Canada’s annual inflation rate jumps to a new 31-year high of 6.7 pct in March

Bank Of Canada

Ottawa/CMEDIA: The rise in Canada’s inflation rate to 6.7 percent in March, exceeded economists’ expectations with a full percentage point higher than February’s already 30-year high, Statistics Canada reported Wednesday.

There was a rise in the price of all the eight categories of the economy tracked by the data agency from food and energy to shelter costs and transportation.

Much of the increase in March was fuelled by the higher prices at the pumps as gasoline prices rose 39.8 percent compared with the same month one year earlier.

The skyrocketing price of gasoline in March is mostly due to Russia’s invasion of Ukraine creating chaos in the global supplies, and easing of Covid-19 restrictions leading to more drivers on the road requiring gasoline.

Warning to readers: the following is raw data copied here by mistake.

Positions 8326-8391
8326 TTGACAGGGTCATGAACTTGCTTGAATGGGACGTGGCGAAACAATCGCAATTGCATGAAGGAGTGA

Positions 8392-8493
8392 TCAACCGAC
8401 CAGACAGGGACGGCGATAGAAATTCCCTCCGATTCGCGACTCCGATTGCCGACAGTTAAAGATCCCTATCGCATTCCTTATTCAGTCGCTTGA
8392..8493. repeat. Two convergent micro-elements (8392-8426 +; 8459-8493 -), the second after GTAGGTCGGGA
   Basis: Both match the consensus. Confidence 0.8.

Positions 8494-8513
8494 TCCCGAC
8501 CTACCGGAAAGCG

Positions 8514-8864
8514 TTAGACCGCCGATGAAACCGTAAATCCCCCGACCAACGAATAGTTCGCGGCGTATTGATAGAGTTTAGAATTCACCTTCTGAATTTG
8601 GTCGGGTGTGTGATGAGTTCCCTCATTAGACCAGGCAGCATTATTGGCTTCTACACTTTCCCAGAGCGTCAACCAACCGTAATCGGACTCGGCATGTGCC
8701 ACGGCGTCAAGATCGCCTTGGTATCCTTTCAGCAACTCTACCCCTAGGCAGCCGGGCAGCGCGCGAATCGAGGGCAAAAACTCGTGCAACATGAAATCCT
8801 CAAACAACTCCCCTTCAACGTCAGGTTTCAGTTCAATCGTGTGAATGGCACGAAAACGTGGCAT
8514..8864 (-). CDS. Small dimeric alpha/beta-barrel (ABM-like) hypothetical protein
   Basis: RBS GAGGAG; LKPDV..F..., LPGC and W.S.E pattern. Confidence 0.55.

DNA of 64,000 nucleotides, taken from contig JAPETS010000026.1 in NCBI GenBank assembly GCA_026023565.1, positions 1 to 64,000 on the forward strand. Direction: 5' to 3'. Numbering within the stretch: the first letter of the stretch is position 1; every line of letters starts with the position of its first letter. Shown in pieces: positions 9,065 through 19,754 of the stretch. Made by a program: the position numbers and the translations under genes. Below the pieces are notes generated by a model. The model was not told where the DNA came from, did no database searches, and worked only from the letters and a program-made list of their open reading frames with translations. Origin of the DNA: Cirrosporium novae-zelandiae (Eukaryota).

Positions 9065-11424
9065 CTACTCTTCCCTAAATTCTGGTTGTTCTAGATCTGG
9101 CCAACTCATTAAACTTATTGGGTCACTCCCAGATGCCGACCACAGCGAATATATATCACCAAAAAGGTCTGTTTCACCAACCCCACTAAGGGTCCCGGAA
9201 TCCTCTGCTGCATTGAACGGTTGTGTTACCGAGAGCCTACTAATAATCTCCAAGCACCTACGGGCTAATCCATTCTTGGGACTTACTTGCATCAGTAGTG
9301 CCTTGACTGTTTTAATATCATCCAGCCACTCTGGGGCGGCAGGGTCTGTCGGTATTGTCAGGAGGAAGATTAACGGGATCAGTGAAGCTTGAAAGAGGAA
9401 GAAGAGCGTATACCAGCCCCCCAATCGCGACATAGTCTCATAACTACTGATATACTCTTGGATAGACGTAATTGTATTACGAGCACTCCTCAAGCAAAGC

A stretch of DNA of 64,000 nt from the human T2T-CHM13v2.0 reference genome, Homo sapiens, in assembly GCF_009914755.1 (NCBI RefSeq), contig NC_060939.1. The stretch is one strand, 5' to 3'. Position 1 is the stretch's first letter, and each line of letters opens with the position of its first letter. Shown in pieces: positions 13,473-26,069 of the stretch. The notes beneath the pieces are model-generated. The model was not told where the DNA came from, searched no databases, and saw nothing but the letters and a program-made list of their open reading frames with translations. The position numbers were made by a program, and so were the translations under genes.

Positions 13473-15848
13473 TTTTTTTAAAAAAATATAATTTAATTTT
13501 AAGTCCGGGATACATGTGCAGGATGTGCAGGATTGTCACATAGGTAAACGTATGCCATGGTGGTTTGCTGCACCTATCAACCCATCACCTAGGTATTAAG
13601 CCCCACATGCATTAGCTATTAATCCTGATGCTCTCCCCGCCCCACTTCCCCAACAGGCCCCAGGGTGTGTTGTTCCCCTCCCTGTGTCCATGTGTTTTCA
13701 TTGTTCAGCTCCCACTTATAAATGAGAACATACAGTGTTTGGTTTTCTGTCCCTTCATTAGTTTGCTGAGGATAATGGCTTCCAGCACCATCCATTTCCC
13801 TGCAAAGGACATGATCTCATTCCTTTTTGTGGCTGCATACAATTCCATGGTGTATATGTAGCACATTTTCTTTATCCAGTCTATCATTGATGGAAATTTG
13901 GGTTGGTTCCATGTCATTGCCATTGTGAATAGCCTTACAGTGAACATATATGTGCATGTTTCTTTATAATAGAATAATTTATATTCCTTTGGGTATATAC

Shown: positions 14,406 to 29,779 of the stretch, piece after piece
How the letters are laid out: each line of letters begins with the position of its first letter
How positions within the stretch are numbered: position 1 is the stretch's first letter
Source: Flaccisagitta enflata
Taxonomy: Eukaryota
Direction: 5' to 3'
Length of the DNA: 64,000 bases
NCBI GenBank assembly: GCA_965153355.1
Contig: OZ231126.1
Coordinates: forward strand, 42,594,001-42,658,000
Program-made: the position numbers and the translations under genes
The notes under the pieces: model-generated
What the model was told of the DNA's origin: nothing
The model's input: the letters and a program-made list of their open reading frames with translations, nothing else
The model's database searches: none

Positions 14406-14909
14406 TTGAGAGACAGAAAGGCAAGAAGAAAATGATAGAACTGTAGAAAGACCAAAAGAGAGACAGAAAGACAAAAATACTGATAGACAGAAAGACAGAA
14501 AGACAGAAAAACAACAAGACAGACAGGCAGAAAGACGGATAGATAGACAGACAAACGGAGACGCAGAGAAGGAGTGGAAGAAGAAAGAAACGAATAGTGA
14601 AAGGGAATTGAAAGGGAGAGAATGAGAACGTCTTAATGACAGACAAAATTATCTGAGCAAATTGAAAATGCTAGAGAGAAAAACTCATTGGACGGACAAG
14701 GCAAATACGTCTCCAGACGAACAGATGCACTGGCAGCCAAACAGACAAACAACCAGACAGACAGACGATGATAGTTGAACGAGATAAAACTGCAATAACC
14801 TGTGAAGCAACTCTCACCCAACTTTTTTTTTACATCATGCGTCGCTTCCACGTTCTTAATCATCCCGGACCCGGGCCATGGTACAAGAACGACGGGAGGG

Apart from the rise in the transportation cost, the overall price for services also increased by 4.3 percent in the past year, up from 3.8 in February,

Grocery store prices rose 8.7 percent year-over-year, the fastest annual rate since March 2009

The Russia-Ukraine conflict was also reportedly blamed for jumps in pasta prices and cereal, the latter rising at the fastest annual pace since June 1990 as both Russia and Ukraine are major wheat exporters.

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